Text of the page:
AAEA President Norris McDonald attended the 2015 conference and met with numerous members of of the New York State Legislature and the New York State Office of the State Comptroller.  This was the New York State Association of Black and Puerto Rican Legislators, Inc., 44th Annual Legislative Conference.

Norris McDonald at Hilton Albany Grand Ballroom

The theme of the 2015 Legislative Conference was "United We Stand: Labor, Civil Rights and Social Justice," which focuses on the diverse history of our workforce and the social, economic, and civil rights issues that played a role in defining today's workplace.  Assemblywoman Crystal Peoples-Stokes is the Chairwoman of the Association.

The Association is a nonprofit organization that brings together New York State's elected officials of color to raise funds toward college scholarships for graduating high school students of color in members' districts.  Many of the Association's members are also part of the Black, Puerto Rican, Hispanic & Asian Legislative Caucus - an official caucus within the state legislature that participates in the legislative and budgetary processes.

Carl Heastie, Speaker of the NYS Assembly

Assemblyman Charles Barron,& NY City Councilwoman Inez Barron

Assemblyman Michael Blake (Bronx)

While attending the conference, McDonald visited offices of Senate and Assembly members to discuss energy and environmental issues.  He met with New York State Assembly Speaker Carl Heastie in his office. McDonald also discussed environmental justice issues with other members of the legislature at various events during the conference.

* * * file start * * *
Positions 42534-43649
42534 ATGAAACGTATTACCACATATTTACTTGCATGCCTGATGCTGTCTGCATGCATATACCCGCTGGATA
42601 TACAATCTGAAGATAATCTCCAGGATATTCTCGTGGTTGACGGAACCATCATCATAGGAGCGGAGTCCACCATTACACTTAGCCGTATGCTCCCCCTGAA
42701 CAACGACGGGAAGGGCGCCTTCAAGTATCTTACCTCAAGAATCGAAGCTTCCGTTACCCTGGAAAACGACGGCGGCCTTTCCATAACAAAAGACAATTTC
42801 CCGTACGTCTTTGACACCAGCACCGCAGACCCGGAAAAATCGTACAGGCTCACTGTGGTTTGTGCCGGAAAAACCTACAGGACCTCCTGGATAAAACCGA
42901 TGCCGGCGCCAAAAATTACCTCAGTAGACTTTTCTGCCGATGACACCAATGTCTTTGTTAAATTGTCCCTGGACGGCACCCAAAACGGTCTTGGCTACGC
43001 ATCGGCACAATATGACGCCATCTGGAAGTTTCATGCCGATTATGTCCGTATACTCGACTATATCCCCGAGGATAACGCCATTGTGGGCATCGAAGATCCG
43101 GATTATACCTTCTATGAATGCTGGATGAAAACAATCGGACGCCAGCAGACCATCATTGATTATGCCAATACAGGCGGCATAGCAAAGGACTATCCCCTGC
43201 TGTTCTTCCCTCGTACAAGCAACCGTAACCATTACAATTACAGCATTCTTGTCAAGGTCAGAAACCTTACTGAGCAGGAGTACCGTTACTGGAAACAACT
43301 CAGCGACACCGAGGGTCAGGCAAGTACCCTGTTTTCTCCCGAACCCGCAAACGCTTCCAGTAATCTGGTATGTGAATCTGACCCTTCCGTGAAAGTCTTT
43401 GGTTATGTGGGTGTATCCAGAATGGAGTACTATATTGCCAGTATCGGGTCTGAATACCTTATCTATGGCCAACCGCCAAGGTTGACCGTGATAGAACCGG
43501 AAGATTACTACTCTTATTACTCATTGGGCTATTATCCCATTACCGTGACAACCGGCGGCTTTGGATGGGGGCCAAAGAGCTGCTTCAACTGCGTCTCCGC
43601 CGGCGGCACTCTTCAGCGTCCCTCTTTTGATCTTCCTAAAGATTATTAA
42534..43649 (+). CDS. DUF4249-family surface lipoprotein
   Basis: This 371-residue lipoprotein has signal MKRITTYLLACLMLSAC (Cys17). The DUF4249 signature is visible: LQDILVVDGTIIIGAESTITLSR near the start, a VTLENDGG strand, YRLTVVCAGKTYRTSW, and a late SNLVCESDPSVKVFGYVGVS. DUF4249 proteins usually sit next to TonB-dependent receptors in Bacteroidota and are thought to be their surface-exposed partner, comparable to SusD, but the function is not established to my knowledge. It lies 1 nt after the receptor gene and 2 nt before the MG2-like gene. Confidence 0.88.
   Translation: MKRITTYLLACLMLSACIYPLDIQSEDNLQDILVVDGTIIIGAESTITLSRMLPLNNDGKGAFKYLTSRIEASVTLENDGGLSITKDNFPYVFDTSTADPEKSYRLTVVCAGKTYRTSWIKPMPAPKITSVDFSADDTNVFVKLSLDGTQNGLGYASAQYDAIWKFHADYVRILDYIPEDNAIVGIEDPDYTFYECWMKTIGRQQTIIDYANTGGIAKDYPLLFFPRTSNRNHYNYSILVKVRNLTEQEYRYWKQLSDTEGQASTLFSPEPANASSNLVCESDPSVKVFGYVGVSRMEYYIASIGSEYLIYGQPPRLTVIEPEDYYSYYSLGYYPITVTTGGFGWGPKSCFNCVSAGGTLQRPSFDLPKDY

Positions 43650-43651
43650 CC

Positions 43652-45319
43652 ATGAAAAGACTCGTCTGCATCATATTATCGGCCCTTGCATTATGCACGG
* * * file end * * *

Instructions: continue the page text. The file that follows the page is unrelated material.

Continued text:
New York State Comptroller Thomas P. DiNapoli sponsored the 8th Annual Emerging Manager & MWBE Conference as part of the Caucus Weekend Conference.  The purpose of the Emerging Manager Program is to help the New York State Common Retirement Fund to access the next generation of talent in the investment field.  

NYS Comptroller Thomas P. DiNapoli
Chief Investment Officer
 Vicky Fuller (Common Retirement Fund

McDonald participated in many Caucus meetings, summits, panels, break-out sessions and receptions. The New York Urban League reception was particularly interesting and their President and CEO Arva Rice provided a very good description of the organization's mission, goals and accomplishments.

Arva Rice, President & CEO, NY Urban League

Wednesday, January 14, 2015

AAEA-NY Supports Liberty Port Ambrose LNG Project

Full Written Statement

AAEA New York Director Dan Durett testified before the U.S. Coast Guard and the U.S. Maritime Administration in support of the Liberty Port Ambrose Liquefied Natural Gas Project.  The project will import natural gas into the United States and will provide diversity in energy delivery.  This gas is needed in lower New York and Long Island.

One hearing was held at the Hilton New York JFK Airport Hotel in Jamaica, New York. Approximately 150 union members attended the hearing and expressed their support for the project.

Dan Durett at the January 7, 2015 Hearing

The other hearing was held at the Sheraton Eaton Hotel in Eatontown, New Jersey.  AAEA President Norris McDonald testified before the U.S. Coast Guard and the U.S. Maritime Administration.  Approximately 100 union members attended the hearing and expressed their support for the project.

Full Written Statement

Norris McDonald at January 8, 2015 Hearing

Norris McDonald at January 8, 2015 Hearing

Norris McDonald at January 7, 2015 Hearing

Port Ambrose is a deepwater port consisting of a submerged buoy system for natural gas deliveries that will be located in federal waters approximately 19 miles from the New York shore.  Each delivery is expected to provide an average of 400 million cubic feet of natural gas per day – enough to meet the energy needs of 1.5 million homes. The majority of these deliveries will occur during the peak demand periods of winter and summer.